The boys of spring carry on an age-old tradition—yet baseball is also changing with the times. Cigarette smoking has been banned at most ballparks for years; smokeless tobacco is next. About half of the MLB venues now prohibit tobacco of any kind, including “snuff” and “dip.” What’s more, a recent contract agreement bars new Major League players from using smokeless tobacco anywhere.
Why all the fuss? Because tobacco isn’t safe to use in any form. People who use smokeless tobacco get just as much highly addictive nicotine as cigarette smokers. Plus, they get a mouthful of chemicals that are known to cause cancer. This puts them at higher risk for oral cancer, cancer of the esophagus, pancreatic cancer and other diseases.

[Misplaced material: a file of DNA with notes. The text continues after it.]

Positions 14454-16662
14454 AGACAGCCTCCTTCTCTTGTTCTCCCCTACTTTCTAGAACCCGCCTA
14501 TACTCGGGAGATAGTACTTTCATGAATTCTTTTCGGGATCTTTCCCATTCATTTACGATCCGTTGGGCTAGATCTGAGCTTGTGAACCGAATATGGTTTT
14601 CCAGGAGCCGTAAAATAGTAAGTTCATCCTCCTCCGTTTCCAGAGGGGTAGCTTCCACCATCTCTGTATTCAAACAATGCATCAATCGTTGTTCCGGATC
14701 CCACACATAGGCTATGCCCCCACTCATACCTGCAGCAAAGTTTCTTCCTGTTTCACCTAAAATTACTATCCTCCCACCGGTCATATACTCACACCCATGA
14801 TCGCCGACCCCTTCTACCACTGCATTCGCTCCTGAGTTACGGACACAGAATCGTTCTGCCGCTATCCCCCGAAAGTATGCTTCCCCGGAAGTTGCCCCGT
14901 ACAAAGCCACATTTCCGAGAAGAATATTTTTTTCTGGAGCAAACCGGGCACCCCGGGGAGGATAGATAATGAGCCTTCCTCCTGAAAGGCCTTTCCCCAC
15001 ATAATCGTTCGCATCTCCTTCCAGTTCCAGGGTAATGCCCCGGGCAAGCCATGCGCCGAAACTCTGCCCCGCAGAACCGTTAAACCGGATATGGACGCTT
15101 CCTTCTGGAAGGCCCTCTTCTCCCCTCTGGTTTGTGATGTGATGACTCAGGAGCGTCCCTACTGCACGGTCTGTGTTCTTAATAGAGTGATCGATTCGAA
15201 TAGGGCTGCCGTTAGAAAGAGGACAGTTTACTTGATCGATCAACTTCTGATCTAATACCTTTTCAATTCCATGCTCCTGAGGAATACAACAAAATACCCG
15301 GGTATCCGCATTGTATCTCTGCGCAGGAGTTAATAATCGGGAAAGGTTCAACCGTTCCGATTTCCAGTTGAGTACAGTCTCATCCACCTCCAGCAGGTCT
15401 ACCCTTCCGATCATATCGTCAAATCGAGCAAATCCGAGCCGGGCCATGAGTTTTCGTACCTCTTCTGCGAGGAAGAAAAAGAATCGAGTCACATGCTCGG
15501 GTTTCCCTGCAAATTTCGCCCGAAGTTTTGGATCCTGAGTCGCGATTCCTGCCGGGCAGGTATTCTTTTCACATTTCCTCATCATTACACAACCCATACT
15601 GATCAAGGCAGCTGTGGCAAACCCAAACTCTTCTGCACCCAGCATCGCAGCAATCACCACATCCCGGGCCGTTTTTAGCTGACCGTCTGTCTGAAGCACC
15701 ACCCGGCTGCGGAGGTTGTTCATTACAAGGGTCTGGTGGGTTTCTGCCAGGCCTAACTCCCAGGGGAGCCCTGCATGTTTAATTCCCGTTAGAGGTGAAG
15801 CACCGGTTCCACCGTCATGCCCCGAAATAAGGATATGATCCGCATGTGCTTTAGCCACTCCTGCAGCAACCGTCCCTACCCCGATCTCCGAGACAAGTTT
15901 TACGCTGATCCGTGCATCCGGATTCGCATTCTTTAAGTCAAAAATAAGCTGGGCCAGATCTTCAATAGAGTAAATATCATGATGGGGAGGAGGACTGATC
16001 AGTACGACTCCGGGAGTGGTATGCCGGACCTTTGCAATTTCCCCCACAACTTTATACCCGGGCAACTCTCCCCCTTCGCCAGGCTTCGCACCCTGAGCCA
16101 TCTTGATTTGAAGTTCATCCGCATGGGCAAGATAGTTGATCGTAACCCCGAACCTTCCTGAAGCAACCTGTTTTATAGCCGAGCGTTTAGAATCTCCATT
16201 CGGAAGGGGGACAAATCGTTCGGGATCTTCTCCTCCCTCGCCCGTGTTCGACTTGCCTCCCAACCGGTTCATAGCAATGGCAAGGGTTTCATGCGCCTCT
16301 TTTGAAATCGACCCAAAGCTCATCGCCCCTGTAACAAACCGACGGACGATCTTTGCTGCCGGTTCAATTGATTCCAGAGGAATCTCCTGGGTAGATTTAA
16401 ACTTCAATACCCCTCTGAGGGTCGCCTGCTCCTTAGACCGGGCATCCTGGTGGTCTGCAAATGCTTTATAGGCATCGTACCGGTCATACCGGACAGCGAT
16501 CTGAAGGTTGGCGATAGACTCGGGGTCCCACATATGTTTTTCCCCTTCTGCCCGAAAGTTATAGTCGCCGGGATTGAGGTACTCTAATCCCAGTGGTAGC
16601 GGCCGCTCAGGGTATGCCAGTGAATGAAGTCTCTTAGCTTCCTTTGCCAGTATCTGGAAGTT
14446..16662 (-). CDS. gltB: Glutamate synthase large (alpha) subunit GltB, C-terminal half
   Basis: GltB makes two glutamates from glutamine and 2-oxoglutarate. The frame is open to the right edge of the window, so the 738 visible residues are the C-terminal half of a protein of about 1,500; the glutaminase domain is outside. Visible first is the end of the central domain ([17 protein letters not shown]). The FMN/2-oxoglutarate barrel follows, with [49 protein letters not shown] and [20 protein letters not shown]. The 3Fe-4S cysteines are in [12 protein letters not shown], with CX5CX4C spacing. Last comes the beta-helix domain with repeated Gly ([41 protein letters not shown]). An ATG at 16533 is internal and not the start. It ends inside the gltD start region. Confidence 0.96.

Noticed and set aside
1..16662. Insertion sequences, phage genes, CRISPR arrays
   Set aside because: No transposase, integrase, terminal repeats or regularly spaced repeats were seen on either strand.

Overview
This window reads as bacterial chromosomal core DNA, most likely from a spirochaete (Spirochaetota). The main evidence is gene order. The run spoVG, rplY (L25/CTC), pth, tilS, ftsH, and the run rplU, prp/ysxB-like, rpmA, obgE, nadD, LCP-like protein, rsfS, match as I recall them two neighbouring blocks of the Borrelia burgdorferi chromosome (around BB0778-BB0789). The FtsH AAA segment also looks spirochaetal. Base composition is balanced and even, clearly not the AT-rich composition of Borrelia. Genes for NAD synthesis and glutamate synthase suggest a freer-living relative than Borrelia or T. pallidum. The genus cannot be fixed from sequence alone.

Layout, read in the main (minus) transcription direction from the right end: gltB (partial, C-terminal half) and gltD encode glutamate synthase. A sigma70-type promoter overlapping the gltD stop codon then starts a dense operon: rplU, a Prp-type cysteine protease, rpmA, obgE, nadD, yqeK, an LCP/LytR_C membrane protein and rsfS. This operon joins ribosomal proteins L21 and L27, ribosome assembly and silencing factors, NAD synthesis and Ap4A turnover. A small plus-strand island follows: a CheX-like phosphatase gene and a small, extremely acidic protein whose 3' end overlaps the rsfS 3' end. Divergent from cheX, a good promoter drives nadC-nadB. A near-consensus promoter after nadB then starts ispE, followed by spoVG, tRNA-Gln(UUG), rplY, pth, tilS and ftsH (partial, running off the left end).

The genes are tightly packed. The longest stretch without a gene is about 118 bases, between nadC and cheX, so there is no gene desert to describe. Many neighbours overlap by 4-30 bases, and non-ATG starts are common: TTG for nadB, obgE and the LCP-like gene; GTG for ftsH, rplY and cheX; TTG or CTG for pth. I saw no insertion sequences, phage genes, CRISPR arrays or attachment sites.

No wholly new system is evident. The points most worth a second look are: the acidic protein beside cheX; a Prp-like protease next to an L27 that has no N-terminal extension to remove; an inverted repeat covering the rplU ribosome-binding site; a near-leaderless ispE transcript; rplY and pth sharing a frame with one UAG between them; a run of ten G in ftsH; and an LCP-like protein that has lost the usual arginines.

A number of renowned ballplayers like Babe Ruth, Curt Flood and Bill Tuttle died of oral cancer. The death of Hall of Famer Tony Gwinn in 2014 focused attention on tobacco use in baseball, and helped lead to the ban. Gwynn was convinced that his addiction to smokeless tobacco led to his getting oral cancer.
Yet tobacco isn’t the only cause of oral cancer. In fact, the disease is becoming more common in young people who do not smoke. That’s one more reason why it’s so important for people of all ages to keep to a regular schedule of routine dental exams. These visits offer a great opportunity to detect oral cancer in its earliest, most treatable stages.
So as you watch your favorite team, take a tip from the professional athletes’ playbook. If you don’t use tobacco, don’t start. If you do, now is a good time to quit. For help and support, call an expert at 1-800-QUIT-NOW or visit smokefree.gov.
If you have any questions about oral cancer, please contact us or schedule an appointment for a consultation. You can also learn more by reading the Dear Doctor magazine article “Diet and Prevention of Oral Cancer.”